UT golfers have been invited to play in the qualifier 10 times. Tammy Clelland qualified for the then-Jamie Farr Toledo Classic in 2006 with a 2-under-par 70 in the qualifier.

SPONSOR INVITES: As previously announced, the Marathon Classic sponsor exemptions will be amateur Lydia Ko, the golfing prodigy who won an LPGA Tour event last summer at the age of 15, and northwest Ohio product Caroline Powers.

Ko, born in South Korea but raised in New Zealand, is currently the top-ranked women's amateur golfer in the world.

Powers, a Bowling Green High School and Michigan State University star, recently turned professional and is competing on the Symetra Tour. She also qualified for the U.S. Women's Open at Sebonack Golf Club on Long Island in New York.

A year ago, Ko won the U.S. Women's Amateur championship at The Country Club in Cleveland before becoming the youngest player and just the fifth amateur to win an LPGA tournament at the CN Canadian Women's Open.

TEEN QUEENS: Lydia Ko will be the youngest player, but perhaps not the only teenager competing in the Marathon Classic. Lexi Thompson, 18, is expected to make her first appearance in the Toledo tournament.

Thompson, who became the youngest player ever to qualify for the U.S. Women's Open at the age of 12 in 2007, was also the youngest to win an LPGA event before Ko came along. In 2011, she won the Navistar LPGA Classic at the age of 16 after which the LPGA, which normally requires members to be age 18 or older, granted her petition for membership.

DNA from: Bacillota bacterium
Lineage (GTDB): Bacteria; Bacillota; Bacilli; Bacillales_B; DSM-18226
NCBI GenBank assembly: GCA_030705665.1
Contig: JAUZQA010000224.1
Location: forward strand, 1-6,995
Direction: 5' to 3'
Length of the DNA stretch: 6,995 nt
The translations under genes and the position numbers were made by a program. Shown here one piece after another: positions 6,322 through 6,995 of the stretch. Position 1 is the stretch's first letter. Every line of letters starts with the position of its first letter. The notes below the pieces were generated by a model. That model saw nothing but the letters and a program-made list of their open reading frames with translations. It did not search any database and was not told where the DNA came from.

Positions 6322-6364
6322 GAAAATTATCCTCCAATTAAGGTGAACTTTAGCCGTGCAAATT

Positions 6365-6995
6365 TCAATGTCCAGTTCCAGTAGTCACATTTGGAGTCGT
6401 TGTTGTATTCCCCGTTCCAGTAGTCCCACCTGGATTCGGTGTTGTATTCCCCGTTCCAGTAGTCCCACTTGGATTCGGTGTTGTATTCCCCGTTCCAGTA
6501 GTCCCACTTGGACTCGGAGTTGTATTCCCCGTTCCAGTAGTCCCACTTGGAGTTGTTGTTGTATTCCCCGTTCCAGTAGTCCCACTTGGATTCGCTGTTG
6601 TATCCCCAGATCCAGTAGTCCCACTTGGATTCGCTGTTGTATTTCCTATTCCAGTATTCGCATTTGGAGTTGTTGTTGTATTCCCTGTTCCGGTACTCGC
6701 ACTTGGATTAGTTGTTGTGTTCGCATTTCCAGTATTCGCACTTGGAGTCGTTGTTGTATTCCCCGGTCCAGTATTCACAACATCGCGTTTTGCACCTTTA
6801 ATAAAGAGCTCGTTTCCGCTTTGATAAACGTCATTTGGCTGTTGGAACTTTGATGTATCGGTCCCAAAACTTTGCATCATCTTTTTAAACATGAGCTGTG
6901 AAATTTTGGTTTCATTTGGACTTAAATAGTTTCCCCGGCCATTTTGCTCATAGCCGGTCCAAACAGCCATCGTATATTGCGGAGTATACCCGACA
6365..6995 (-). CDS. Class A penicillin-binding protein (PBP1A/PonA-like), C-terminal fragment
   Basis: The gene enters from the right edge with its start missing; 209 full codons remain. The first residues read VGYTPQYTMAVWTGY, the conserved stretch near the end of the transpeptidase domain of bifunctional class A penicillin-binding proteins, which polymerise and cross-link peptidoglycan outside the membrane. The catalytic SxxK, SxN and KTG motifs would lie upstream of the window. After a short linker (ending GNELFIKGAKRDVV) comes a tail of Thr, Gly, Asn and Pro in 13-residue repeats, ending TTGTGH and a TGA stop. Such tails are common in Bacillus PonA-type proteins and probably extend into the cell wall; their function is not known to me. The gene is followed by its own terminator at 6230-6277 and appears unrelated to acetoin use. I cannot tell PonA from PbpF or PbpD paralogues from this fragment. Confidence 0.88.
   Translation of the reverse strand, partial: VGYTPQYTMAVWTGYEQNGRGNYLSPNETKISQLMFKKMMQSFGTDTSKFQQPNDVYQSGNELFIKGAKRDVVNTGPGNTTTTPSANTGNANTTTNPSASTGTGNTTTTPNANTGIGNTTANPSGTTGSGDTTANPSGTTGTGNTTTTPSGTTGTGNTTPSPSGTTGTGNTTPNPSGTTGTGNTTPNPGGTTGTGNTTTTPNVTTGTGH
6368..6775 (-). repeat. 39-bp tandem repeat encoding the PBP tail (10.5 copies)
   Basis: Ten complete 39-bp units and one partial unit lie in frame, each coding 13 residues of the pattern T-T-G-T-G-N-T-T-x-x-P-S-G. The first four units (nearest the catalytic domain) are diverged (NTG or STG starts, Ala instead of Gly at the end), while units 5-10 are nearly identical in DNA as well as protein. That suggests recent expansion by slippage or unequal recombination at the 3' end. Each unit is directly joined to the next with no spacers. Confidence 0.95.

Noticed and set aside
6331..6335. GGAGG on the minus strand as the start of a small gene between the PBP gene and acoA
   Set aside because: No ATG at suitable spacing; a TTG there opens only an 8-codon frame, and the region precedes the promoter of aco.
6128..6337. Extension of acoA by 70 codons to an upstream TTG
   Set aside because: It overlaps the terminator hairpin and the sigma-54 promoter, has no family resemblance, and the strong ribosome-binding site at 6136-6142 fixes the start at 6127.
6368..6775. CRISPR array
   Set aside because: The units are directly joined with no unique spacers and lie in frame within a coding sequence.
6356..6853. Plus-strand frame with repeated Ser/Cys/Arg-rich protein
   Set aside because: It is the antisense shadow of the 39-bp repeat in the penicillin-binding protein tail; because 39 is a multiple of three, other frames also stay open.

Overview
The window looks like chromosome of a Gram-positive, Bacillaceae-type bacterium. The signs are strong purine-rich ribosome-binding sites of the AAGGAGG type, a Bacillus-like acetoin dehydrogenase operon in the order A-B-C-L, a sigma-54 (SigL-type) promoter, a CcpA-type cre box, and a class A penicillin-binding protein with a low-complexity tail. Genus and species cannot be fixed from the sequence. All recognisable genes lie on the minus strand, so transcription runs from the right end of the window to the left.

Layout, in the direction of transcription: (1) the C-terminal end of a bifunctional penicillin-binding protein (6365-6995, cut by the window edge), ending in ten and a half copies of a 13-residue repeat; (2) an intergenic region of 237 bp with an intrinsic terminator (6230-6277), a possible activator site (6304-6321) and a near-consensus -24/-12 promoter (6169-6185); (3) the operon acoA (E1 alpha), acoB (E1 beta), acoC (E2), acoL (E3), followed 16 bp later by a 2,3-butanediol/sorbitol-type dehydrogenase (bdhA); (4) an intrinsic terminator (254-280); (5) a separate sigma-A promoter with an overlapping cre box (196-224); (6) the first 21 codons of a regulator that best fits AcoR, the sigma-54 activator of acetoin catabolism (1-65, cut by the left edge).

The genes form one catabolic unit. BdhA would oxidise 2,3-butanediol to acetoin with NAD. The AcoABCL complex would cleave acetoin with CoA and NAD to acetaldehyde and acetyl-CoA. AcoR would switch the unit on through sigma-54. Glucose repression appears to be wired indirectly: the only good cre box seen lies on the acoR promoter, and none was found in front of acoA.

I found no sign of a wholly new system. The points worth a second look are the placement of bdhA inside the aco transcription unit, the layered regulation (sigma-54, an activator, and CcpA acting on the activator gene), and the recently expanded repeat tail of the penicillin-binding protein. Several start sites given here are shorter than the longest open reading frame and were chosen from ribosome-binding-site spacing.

In December of 2011, she added a victory in the Dubai Ladies Masters, a Ladies European Tour event.

TUESDAY CHALLENGE: The Image Group celebrity-pro challenge, a six-hole, two-person team competition, will be staged Tuesday afternoon at 3 at Highland Meadows.

None of the LPGA participants had been finalized as of press time, but Marathon Classic director Judd Silverman said he hoped former UT quarterbacks Chuck Ealey and Bruce Gradkowski, UT basketball coaches Tod Kowalczyk and Tricia Cullop, and representatives of the Toledo Walleye would be able to play as celebrity amateurs.